Professional Designations

The New Brunswick Society of Certified Engineering Technicians and Technologists (NBSCETT) was originally formed by a handful of technicians and technologists meeting in Saint John; as an association to generate recognition of the role in the workplace of certified engineering technicians and technologists, and to assist the post-secondary training facilities of the province to produce the highest standard of graduate possible for work in the engineering and applied science technology fields.

The Society’s “Letters Patent” were received January 12, 1968; and the New Brunswick Legislature on June 18, 1986, assented to the Engineering Technology Act, which provides legal recognition of the Society; and gives the authority for accreditation of training, certification, protection of titles, and powers of discipline for members. The Engineering Technology Act , considered by many as a national benchmark in legislation for technicians and technologists, gives a new enhanced status to the “Occupation of Engineering Technology”. NBSCETT is a Member of Technology Professionals Canada (TPC) and a participant in the Technology Accreditation Canada (TAC). The Society’s Accreditation Board and Certification Board function under guidelines agreed to by all TPC Member associations across the country, and support the Transfer Endorsement Agreement, allowing for the unequivocal national mobility of certified members.

People outside the engineering/applied science field, and even some of those inside it, are not always clear on the distinctions between a technician and a technologist. By themselves, these are not two titles but simply words, they are not owned or copyrighted by anyone. Increasingly, and unfortunately for all publics, many other jobs are becoming titled Technician; such as Accounting Technician, Inspection Technician, or Brake Technician.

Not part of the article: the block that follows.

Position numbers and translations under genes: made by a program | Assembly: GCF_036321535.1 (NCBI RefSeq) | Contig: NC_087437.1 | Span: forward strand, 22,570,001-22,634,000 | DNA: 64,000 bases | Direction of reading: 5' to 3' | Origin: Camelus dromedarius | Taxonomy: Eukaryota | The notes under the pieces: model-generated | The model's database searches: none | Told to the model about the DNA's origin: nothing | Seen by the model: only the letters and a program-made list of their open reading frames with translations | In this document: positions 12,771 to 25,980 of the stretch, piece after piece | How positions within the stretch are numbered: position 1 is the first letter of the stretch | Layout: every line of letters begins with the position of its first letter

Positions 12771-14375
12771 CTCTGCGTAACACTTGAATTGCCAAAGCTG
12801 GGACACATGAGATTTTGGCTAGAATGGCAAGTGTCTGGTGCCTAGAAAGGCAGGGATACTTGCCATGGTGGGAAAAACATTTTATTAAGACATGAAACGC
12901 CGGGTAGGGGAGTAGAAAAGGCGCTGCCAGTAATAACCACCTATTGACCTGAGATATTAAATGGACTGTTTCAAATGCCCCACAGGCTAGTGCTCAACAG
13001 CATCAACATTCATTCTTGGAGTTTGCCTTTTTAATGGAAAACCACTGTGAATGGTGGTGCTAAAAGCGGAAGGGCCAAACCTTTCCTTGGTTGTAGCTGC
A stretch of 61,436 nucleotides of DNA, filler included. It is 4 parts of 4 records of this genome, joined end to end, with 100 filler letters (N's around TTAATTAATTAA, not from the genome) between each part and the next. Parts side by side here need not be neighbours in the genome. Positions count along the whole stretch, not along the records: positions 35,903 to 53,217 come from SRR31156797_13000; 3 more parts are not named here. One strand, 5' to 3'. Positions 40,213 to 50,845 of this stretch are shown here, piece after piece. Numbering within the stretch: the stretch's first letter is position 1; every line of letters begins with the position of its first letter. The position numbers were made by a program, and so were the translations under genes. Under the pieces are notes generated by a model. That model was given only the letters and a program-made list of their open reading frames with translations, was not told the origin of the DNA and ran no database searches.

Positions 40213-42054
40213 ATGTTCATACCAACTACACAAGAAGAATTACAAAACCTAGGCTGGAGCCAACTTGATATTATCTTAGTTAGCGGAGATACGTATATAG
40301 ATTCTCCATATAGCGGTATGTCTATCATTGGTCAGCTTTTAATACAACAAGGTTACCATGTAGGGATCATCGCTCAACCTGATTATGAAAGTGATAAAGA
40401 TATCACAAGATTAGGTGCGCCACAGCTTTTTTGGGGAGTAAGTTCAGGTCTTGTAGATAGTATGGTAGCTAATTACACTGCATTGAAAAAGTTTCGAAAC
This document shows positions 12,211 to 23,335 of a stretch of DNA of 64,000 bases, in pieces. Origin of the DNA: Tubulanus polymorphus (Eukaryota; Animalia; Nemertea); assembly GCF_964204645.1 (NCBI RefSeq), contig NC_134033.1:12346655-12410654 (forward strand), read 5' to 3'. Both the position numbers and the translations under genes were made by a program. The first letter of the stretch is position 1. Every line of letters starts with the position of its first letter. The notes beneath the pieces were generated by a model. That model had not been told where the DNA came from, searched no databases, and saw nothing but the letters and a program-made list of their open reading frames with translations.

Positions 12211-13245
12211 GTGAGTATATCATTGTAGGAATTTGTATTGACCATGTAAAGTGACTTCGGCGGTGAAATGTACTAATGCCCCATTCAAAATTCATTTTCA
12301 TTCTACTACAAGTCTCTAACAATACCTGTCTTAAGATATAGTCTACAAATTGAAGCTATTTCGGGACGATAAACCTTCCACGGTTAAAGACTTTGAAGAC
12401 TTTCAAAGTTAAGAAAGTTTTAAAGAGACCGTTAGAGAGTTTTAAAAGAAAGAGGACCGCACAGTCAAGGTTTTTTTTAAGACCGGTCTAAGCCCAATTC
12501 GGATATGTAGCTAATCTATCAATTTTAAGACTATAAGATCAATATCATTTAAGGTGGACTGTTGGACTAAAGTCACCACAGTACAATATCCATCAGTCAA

There is however, a distinct difference between those names and a Certified Technician or a Professional/Certified Technologist, especially as these two designations relate to NBSCETT and the Engineering Technology Act; and to the engineering / applied sciences community. The titles Certified Engineering Technician (CET), Certified Technician (CTech), Certified Engineering Technologist (CET), Professional Technologists (PTech),and Applied Science Technologist (AScT) are formal professional designations which are copyright and are granted to, and may only be used by the members of NBSCETT, and are controlled by the Engineering Technology Act.

Employers naturally have the right to call their employees whatever they wish, and some title all “technical” positions as technician, while others use both technician and technologist. Many employers have implemented the use of both titles using NBSCETT’s certification system as a guideline, a move which the Society wholeheartedly supports, since it directly relates to the certification of the individuals themselves.

How does NBSCETT differentiate between a technician and a technologist? Why do some applicants receive technician status and others technologist?
The following profiles have been developed by NBSCETT to answer many of these common questions. An important point to remember about certification by NBSCETT in any category is that the requirements include both academic training and related experience. An acceptable combination of these two elements is essential — in other words, a wealth of experience is not sufficient, by itself, for certification. Academic training (preferably from an accredited Community College engineering/applied science program) in the form of a diploma, certificate or proof of equivalency, is absolutely essential. In addition, the differences between technician and technologist include both academic training and type of work experience, as the profiles will illustrate. It is especially important to reach young women with the message that they too are capable of and entitled to a career in one of the engineering or applied science technologies. Technology is creating new challenges and demanding new skills from workers. Without the necessary skills and knowledge, women will be unable to take advantage of new, well paid opportunities in the global workplace.

NBSCETT membership categories are; Student, Technology Graduate In Training (TGIT); Associate member; and Certified member. The TGIT member has acquired the academic pre-requisites for certification, but not the required twenty-four months of relevant work experience. The Associate member is employed in an engineering/applied science field, yet lacks some of the required academic credits for certification.